Smart grid technology, and related product and service applications, promise significant opportunity for companies across the electronics industry.
The number of successful smart grid projects is steadily growing, with each varying in scope and size. Although there’s is no universal smart grid definition yet, the EU Commission offers the following:
“An electricity network that can cost efficiently integrate the behaviour and actions of all users connected to it… to ensure economically efficient, sustainable power… with low losses and high levels of quality and security of supply and safety. “
It explains that a smart grid combines innovative products and services with intelligent monitoring, control, communication, and self-healing technologies. A smart grid allows varied power generators to connect successfully, while enabling consumers to aid system optimisation, partly by controlling their own supply.
Governments and utilities companies are working to strengthen infrastructure, build the right digital connective layers, as well as configure the required commercial transformations to accelerate smart grid growth.
Standards also have an important role to play in smart grid projects across the world. For manufacturers of products with smart grid applications, there’s a growing number of standards designed to help optimize design, as well as navigate and understand the rather fragmented market.
For example, BS IEC SRD 62913-1 provides generic smart grid requirements derived from a use-case methodology, while BS IEC SRD 62913-2-2 develops this to consider common smart grid system uses, and inform further standardization activities for market related domains. BS IEC SRD 62913-2-4 focuses on generic requirements for the electric transportation domain.
Manufacturers can consult specific standards which consider the need for new standardization work, based on use-case analysis, for grid management (BS IEC SRD 62913-2-1) and for resources connected to the grid (BS IEC SRD 62913-2-3).
Further important guidance can be found in PD IEC/TR 63097 which provides a smart grid standardization roadmap. Manufacturers can use the document to select the most appropriate set of standards for their operations, whether they are already published or in development.
A living and continually updated resource, the document also aims to create a common set of guiding principles around the specification, design, and implementation of smart energy systems.
Similarly, manufacturers can consult technical report PD CLC/TR 50608 for an overview of over 30 European smart grid projects in operational or construction phases. It outlines structure, contents and regulatory arrangements for each project, and is intended to inform smart grid standards development by sharing key learning points from early projects.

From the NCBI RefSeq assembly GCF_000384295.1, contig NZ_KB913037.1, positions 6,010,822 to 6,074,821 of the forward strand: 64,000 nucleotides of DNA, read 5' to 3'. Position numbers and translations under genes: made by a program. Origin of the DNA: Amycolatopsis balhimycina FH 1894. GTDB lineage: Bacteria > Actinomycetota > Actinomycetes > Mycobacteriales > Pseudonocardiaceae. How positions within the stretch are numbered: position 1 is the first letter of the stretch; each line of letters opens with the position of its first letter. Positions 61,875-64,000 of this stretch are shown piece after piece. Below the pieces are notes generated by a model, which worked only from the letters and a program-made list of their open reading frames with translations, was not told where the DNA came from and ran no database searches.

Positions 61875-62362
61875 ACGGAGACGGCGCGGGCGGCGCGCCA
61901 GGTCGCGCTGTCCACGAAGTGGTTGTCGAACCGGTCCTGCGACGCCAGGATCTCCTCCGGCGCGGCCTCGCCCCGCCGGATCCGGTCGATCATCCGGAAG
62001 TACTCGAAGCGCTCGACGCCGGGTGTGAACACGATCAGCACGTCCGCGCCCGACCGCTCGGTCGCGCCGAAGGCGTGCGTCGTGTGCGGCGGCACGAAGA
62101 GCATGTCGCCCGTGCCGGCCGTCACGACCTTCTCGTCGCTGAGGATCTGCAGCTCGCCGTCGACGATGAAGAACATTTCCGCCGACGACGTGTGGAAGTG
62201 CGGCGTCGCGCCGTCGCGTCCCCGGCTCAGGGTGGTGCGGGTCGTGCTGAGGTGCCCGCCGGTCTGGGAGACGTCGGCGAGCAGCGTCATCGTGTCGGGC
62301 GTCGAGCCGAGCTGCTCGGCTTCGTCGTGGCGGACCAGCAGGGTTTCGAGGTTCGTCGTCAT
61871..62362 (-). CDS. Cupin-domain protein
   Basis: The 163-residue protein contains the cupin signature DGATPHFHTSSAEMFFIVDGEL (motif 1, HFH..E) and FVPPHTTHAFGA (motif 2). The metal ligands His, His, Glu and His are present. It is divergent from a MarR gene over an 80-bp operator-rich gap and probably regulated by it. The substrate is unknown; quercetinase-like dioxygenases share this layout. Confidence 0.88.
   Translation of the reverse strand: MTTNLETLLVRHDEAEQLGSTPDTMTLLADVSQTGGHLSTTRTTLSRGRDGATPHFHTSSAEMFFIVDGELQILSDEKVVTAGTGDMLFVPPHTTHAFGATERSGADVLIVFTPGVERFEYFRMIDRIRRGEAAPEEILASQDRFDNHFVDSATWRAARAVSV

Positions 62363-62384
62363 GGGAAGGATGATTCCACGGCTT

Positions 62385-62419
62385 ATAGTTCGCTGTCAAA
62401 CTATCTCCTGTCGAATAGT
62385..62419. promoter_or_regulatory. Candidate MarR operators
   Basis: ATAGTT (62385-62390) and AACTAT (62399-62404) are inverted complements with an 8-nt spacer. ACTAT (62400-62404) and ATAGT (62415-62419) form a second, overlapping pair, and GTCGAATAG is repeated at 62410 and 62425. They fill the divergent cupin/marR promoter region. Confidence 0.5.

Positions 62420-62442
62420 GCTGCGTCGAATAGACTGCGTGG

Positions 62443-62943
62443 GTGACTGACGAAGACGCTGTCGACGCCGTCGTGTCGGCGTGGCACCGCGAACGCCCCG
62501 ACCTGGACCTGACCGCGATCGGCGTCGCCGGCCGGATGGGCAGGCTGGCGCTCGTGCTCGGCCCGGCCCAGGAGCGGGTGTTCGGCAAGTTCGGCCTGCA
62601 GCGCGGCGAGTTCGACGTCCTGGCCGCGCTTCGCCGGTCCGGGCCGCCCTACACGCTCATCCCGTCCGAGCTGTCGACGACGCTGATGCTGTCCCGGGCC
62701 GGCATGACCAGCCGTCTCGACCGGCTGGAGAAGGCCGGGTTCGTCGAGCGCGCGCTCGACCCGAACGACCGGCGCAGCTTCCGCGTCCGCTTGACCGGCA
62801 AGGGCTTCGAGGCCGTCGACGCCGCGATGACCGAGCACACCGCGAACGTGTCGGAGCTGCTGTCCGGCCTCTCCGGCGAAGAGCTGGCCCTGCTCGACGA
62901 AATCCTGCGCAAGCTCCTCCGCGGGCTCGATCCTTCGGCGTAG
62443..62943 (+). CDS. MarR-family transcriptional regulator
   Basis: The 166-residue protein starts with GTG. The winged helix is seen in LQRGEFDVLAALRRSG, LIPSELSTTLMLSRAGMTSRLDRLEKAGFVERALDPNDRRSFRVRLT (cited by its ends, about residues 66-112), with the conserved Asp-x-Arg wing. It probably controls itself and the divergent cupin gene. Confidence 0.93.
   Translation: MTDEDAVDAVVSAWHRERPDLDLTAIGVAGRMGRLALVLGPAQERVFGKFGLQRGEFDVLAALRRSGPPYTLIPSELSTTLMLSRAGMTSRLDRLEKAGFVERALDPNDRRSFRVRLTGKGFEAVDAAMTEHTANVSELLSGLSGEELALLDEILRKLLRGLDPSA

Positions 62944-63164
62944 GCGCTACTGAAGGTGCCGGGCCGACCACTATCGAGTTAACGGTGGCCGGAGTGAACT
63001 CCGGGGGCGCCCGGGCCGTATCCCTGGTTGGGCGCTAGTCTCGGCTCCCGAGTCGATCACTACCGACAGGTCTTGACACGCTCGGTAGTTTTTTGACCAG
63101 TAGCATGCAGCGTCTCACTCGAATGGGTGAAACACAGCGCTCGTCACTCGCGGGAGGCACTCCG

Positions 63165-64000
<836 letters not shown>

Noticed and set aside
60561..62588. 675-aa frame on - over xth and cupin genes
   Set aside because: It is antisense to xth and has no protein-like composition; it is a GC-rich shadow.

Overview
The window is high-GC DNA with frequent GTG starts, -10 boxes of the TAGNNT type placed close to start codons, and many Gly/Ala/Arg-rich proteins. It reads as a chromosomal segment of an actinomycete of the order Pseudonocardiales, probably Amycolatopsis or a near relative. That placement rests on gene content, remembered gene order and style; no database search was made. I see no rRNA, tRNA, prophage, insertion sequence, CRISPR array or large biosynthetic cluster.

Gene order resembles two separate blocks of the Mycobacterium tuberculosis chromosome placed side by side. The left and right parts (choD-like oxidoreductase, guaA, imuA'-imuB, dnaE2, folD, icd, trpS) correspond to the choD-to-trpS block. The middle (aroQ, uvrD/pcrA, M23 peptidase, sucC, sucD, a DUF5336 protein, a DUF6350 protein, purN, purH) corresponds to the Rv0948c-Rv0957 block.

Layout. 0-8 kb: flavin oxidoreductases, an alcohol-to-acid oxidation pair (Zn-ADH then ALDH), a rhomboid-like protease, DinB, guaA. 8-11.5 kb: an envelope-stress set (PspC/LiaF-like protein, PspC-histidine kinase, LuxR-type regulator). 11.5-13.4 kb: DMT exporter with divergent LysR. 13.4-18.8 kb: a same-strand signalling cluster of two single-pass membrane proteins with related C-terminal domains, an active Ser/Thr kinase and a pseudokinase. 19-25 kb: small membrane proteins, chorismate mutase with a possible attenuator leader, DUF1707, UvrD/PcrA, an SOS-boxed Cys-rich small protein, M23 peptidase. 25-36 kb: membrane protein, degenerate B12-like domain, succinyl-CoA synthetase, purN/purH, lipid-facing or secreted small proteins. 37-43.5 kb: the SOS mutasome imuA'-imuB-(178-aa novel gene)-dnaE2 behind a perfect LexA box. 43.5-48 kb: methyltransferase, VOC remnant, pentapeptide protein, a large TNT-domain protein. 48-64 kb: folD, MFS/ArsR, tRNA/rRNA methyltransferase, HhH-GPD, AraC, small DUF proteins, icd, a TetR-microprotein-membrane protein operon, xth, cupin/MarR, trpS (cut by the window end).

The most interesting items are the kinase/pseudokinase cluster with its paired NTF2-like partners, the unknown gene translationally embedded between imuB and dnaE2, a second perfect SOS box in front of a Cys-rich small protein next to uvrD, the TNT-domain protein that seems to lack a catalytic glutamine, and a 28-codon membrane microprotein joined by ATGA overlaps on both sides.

An important aspect of the smart grid concept is electrical energy storage (EES), which helps secure supply by capturing surplus power when it’s available. This electricity can then be released to maintain supply when demand increases. Manufacturers can use IEC TS 62933-5-1 to optimize ESS system safety in terms of hazard identification, and risk assessment and mitigation. Many ESS systems also include predictive monitoring capabilities - another important area for standards development.
Beyond storage capabilities, every smart grid project requires wider communication, measurement and control systems. IEC TS 62939-2 provides an architecture to define information exchange interfaces between demand-side smart systems and the power grid. This architecture is designed to cope with the currently fragmented market and lack of harmonized standard solutions.
Similarly, PD IEC TS 62872-1 defines the interface, in terms of information flow and other required standards, between industrial facilities and the smart grid. Meanwhile, BS IEC 62746-10-1 specifies a minimal data model and services for demand response (DR), pricing, and distributed energy resource (DER) communications. It outlines how to implement a two-way signalling system for information exchange between electricity service providers, aggregators, and end users.
Finally, many manufacturers are now producing smart grid-ready products and components, for home and building electronic systems (HBES), as well as building automation and control systems (BACS). BS EN 50491-12-1 specifies general requirements and architecture for an application layer interface between the customer energy manager (CEM) and smart devices (SD) operating within a non-industrial smart grid premises-side system.
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